Apple and Samsung call legal truce, except in US


Two tech giants have agreed to withdraw all legal cases against each other outside of United States

The patent war between Apple and Samsung has come to an end after the two manufacturers agreed to end all legal cases against each other, except in the United States.

The rivals have sued each other in nine countries over a number of patent disputes for a number of years, with both sides winning several cases.

Now, in a joint statement, the two said they will drop all ongoing cases against each other barring those in the US, though the statement stressed that there were still no licensing agreements in place.

The dispute began in September 2011 when Apple sued Samsung claiming the Korean firm had “slavishly copied” the design of the iPhone with their Galaxy range of handsets.

Samsung denied these claims and has taken their rival to court in several countries over alleged breaches of patents they own.

Samsung Australia released this statement: “Samsung and Apple have agreed to drop all litigation between the two companies outside the United States. This agreement does not involve any licensing arrangements, and the companies are continuing to pursue the existing cases in U.S. courts.”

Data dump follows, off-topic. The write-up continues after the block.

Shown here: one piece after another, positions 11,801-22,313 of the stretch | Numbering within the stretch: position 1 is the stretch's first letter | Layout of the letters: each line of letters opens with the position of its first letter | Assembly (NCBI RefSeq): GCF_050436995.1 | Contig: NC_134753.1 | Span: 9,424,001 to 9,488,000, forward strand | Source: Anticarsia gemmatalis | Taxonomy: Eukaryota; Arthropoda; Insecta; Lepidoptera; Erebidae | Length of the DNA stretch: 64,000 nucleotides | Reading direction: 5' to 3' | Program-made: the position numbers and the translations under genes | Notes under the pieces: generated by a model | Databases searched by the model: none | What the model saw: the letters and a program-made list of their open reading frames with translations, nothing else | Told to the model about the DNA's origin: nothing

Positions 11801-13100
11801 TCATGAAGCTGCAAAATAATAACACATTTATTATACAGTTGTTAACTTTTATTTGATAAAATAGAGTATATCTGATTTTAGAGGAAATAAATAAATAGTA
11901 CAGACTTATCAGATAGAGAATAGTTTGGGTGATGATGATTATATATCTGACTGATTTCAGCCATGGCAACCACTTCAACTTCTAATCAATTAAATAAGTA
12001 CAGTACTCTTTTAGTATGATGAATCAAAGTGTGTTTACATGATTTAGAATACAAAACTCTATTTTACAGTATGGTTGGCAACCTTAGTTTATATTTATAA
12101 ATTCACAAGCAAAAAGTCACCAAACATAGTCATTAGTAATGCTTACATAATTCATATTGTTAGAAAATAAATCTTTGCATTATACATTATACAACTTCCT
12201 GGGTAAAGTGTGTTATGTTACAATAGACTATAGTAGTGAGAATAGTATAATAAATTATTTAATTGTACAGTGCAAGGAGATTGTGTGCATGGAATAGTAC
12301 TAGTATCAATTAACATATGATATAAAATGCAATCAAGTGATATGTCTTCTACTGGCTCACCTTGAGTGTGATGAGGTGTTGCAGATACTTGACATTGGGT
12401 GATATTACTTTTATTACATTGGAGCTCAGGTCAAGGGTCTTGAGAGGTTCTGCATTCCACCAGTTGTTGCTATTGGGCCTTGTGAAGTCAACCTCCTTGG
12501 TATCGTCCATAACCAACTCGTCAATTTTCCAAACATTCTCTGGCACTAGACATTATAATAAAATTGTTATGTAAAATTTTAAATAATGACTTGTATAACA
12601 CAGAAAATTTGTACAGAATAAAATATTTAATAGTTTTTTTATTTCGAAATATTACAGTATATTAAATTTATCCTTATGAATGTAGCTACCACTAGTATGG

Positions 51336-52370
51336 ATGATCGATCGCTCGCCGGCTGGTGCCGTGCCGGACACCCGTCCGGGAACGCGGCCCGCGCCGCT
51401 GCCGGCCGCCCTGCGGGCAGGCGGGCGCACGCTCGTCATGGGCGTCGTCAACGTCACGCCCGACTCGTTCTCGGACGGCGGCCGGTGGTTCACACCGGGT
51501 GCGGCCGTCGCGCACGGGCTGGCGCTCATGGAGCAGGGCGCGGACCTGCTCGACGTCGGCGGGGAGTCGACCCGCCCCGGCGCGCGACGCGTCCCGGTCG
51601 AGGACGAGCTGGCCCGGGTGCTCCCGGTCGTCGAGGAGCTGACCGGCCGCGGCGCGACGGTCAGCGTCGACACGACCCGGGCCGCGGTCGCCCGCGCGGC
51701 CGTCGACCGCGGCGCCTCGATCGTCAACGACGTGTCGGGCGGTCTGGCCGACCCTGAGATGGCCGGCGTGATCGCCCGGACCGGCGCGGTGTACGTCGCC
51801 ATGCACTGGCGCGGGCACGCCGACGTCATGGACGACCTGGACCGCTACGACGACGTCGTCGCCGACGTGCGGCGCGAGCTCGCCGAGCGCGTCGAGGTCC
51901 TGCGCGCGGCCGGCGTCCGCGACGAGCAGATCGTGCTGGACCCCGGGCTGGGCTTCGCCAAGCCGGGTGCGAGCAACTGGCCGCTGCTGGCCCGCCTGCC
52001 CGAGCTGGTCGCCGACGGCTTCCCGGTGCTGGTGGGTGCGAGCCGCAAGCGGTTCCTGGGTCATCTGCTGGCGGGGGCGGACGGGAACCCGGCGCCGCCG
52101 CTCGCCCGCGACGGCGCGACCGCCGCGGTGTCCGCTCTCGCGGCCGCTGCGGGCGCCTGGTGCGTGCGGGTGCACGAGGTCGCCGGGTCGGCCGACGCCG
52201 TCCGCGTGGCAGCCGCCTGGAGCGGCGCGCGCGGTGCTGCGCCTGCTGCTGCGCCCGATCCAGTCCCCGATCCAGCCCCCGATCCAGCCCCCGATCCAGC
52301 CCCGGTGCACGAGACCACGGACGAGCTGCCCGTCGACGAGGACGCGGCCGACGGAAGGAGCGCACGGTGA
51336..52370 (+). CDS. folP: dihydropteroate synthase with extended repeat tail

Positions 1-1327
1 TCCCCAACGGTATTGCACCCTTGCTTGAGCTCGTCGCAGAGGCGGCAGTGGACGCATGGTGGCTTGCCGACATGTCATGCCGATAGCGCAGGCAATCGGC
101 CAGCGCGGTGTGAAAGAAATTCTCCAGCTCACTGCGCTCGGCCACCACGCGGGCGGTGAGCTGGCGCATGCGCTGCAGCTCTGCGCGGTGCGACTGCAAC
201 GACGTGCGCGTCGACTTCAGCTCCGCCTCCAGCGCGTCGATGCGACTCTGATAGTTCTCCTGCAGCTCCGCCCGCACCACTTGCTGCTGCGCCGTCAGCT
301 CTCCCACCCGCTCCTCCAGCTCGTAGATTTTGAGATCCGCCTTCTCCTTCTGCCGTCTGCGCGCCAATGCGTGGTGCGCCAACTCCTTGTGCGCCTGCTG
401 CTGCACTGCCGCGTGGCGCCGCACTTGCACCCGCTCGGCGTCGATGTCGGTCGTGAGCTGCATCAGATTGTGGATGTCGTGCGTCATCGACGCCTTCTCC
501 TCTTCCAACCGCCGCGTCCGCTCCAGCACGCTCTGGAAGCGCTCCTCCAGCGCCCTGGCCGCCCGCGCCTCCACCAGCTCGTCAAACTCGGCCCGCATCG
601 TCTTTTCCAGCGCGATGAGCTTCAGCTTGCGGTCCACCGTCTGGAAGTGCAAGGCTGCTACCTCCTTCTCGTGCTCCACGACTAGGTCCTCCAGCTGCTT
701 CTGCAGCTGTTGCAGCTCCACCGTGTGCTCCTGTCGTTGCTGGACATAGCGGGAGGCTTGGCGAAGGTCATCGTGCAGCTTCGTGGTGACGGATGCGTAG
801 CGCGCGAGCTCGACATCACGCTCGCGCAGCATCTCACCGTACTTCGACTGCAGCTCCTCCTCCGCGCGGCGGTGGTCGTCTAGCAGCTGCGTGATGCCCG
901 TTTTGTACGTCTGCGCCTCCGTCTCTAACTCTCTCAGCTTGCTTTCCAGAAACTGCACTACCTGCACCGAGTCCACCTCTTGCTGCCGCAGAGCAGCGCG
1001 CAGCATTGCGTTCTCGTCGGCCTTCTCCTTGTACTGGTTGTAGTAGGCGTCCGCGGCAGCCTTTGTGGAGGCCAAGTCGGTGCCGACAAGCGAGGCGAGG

The largest patent battle has been in the US, where Apple have won more of the recent disputes.

In May, a US judge ordered Samsung to pay $119.6 million (£71 million) to Apple after finding that the Korean firm had infringed on two patents.  Apple had originally sought $2.2 billion.

Two years ago, a jury found that Samsung had breached Apple’s software and design patents and ordered them pay $1.05 billion (£620 million) in damages.  Samsung are still appealing that verdict.